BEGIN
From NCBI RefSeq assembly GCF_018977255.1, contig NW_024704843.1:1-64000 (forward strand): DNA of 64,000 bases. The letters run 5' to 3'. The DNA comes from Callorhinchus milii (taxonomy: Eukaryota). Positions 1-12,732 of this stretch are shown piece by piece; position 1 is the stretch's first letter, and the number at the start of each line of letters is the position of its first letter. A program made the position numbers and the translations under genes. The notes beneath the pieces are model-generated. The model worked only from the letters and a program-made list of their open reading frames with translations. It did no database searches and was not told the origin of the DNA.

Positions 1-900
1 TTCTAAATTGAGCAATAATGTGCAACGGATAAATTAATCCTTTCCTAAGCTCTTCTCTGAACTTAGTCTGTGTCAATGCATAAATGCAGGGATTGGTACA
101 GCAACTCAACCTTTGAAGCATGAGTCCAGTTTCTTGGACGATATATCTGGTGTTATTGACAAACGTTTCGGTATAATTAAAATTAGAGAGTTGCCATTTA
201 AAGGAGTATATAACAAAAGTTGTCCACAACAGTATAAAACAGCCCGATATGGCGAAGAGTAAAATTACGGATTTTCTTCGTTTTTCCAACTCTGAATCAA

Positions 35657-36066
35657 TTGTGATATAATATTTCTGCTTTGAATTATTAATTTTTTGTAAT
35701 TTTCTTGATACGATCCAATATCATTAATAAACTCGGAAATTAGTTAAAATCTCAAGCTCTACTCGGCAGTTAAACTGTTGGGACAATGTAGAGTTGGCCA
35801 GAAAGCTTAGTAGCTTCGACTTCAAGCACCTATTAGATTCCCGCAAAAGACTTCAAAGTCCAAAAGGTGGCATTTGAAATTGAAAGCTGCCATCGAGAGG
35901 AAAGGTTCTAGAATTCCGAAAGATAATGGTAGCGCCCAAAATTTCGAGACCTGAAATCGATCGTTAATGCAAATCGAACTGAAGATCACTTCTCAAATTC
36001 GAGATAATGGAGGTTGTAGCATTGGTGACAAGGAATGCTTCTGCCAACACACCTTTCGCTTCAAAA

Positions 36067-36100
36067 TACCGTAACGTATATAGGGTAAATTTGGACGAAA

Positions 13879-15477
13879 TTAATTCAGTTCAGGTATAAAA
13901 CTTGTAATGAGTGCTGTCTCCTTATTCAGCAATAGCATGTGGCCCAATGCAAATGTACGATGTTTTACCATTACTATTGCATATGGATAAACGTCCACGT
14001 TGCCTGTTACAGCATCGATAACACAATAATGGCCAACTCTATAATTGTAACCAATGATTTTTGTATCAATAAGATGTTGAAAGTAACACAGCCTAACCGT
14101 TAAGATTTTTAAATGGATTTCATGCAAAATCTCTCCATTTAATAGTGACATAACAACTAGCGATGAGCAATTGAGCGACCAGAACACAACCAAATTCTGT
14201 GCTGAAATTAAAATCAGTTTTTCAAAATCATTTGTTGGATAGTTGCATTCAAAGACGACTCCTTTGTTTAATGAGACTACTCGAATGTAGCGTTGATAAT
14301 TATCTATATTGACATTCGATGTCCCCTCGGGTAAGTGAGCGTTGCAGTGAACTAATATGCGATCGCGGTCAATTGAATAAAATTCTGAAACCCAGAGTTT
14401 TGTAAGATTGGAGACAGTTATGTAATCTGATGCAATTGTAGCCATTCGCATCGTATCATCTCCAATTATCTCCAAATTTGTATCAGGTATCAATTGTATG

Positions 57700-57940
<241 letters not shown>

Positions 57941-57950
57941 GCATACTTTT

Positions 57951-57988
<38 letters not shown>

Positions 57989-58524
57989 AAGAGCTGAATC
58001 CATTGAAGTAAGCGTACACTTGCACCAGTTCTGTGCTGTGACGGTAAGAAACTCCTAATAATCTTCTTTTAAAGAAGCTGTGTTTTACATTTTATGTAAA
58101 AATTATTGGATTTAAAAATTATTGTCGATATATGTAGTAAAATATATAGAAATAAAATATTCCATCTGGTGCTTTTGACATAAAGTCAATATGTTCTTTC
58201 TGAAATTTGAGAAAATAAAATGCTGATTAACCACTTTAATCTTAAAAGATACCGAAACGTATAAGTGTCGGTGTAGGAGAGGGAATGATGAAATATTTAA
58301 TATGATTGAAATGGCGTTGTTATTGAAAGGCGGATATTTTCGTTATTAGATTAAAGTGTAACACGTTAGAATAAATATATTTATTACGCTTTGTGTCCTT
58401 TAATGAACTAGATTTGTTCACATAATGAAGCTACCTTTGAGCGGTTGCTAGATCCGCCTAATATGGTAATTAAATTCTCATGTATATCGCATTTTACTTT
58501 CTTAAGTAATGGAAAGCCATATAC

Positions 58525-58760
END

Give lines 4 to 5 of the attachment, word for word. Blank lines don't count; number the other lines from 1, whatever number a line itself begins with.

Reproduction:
101 GCAACTCAACCTTTGAAGCATGAGTCCAGTTTCTTGGACGATATATCTGGTGTTATTGACAAACGTTTCGGTATAATTAAAATTAGAGAGTTGCCATTTA
201 AAGGAGTATATAACAAAAGTTGTCCACAACAGTATAAAACAGCCCGATATGGCGAAGAGTAAAATTACGGATTTTCTTCGTTTTTCCAACTCTGAATCAA